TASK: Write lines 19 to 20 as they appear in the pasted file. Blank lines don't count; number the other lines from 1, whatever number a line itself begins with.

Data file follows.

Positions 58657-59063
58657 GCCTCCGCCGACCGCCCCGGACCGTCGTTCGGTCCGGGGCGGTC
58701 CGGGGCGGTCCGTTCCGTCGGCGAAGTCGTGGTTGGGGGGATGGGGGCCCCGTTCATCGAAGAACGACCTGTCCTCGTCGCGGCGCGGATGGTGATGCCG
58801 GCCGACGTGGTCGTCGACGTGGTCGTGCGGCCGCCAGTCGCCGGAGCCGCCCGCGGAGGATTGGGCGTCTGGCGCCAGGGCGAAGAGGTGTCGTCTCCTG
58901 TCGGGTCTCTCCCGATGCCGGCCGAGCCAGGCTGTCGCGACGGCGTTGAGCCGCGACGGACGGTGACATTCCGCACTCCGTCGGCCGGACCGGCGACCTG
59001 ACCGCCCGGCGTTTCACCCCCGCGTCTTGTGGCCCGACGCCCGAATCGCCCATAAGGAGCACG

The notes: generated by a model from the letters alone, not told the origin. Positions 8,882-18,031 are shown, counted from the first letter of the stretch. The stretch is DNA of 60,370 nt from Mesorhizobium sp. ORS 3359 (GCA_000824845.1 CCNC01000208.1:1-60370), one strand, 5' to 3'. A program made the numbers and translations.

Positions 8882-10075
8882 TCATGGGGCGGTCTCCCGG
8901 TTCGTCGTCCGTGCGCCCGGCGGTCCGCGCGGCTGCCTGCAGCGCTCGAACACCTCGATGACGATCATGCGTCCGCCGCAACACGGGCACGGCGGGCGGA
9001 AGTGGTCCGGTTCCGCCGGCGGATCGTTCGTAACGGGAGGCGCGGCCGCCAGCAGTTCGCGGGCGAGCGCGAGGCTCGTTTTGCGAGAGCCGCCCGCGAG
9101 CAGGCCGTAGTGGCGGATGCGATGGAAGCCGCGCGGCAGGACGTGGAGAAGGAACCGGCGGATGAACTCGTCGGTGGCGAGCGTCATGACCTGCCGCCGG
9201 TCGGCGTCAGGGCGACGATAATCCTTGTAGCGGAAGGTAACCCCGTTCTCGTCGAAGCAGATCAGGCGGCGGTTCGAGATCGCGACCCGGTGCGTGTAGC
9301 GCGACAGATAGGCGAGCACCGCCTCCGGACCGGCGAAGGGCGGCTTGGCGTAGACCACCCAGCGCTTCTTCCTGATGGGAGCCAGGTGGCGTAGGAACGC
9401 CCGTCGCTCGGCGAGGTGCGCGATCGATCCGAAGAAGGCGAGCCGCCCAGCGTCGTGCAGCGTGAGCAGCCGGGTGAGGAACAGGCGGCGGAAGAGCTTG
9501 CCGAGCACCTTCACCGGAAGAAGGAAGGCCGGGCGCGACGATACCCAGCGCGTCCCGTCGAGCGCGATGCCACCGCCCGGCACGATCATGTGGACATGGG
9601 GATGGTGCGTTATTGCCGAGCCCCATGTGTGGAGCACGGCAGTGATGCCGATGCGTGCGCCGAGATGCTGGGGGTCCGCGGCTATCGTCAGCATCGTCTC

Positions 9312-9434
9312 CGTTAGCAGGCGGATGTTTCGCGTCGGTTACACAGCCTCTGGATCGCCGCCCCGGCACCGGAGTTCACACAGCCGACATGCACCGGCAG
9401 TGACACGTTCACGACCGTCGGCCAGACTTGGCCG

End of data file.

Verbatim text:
9312 CGTTAGCAGGCGGATGTTTCGCGTCGGTTACACAGCCTCTGGATCGCCGCCCCGGCACCGGAGTTCACACAGCCGACATGCACCGGCAG
9401 TGACACGTTCACGACCGTCGGCCAGACTTGGCCG